Hong Kong police arrested a prominent cardinal and four aid workers for allegedly “colluding with foreign forces,” claiming they violated a national security law, it was revealed Wednesday.
Cardinal Joseph Zen and the four staffers were picked up by Hong Kong police after an eight-month investigation into the 612 Humanitarian Relief Fund, which helped pro-democracy protesters pay their legal and medical fees, a legal source told Reuters.
Zen was “arrested and is being questioned,” said a police official.
Hong Kong police and the Hong Kong Catholic Diocese have not issued any statements on the arrests.
Zen, who is one of Asia’s most senior clerics, has spoken out against Chinese President Xi Jinping and the growing authoritarianism in China under his rule several times.
Pop singer and activist Denise Ho, former lawyer Margaret Ng, ex-lawmaker Cyd Ho and academic Hui Po-keung also face charges of collusion and could potentially face life in prison should they be convicted.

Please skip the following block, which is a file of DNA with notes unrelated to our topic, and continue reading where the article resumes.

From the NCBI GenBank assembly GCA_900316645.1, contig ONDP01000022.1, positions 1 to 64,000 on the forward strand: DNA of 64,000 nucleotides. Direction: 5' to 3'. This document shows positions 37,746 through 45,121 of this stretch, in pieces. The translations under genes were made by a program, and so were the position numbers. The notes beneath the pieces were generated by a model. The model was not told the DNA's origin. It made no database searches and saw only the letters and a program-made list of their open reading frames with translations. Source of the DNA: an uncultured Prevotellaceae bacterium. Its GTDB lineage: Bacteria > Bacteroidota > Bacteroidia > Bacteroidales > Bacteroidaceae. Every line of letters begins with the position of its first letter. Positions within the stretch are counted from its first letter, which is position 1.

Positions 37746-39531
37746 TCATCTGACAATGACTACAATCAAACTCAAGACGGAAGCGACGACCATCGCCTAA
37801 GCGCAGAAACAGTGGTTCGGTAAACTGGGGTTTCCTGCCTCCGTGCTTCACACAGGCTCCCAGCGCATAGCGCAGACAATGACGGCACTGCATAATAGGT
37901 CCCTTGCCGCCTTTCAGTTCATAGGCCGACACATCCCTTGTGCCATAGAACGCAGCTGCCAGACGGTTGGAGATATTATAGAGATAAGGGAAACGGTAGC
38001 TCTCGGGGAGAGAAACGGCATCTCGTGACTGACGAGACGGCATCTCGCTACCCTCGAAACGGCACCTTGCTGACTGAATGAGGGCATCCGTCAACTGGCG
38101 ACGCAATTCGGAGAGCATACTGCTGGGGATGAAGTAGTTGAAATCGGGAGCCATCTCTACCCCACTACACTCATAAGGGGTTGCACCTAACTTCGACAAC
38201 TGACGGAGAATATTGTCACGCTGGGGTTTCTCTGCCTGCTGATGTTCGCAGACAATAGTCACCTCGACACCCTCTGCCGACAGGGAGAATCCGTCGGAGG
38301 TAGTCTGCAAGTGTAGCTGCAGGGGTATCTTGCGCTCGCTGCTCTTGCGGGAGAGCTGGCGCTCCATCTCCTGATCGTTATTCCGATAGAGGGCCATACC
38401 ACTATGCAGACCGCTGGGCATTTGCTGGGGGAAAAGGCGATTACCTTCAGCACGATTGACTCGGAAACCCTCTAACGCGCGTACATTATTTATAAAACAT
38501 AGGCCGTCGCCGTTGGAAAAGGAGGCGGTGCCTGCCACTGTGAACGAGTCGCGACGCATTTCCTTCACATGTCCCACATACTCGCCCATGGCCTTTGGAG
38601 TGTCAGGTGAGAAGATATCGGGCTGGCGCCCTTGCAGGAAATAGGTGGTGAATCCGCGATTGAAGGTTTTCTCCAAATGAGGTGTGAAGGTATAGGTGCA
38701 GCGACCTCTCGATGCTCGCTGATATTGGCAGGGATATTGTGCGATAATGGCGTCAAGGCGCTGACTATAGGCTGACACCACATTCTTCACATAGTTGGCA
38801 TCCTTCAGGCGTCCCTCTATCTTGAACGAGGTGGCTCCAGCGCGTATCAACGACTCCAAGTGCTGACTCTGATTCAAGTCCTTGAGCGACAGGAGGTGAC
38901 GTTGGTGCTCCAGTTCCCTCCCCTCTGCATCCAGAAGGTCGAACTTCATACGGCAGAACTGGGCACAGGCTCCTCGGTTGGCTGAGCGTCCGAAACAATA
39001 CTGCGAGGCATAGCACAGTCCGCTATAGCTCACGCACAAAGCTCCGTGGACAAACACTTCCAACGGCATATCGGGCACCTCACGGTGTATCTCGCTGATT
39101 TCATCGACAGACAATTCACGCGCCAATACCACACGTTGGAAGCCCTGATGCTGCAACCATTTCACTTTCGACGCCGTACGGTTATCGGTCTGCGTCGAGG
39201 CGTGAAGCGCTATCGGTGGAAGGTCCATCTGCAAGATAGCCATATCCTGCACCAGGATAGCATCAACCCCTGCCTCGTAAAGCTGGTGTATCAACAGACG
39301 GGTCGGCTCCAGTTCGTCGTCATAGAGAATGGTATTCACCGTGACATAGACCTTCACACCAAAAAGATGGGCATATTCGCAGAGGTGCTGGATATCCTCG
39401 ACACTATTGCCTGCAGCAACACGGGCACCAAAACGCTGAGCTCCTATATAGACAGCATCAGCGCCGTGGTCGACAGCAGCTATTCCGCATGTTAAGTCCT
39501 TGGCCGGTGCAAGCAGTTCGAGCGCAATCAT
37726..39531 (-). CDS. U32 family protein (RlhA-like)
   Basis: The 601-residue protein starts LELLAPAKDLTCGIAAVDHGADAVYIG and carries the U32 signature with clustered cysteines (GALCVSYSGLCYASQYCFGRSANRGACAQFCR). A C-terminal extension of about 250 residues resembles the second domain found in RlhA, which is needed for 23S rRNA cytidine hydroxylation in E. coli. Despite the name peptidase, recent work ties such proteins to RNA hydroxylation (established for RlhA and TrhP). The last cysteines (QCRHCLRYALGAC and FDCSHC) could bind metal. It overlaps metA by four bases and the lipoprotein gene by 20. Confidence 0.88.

The charges stem from a law that was imposed in 2020 that punishes all acts of terrorism, collusion with foreign forces, subversion and secession with life imprisonment.
US officials have said they are concerned about Hong Kong’s crackdown on religious groups.
“All I can tell you is that I think we’re increasingly troubled by steps in Hong Kong to pressure and eliminate civil society,” US Indo-Pacific coordinator Kurt Campbell said.
Hong Kong authorities have said the new laws have brought stability to the city since the 2019 riots over the controversial legislation.
With Post wires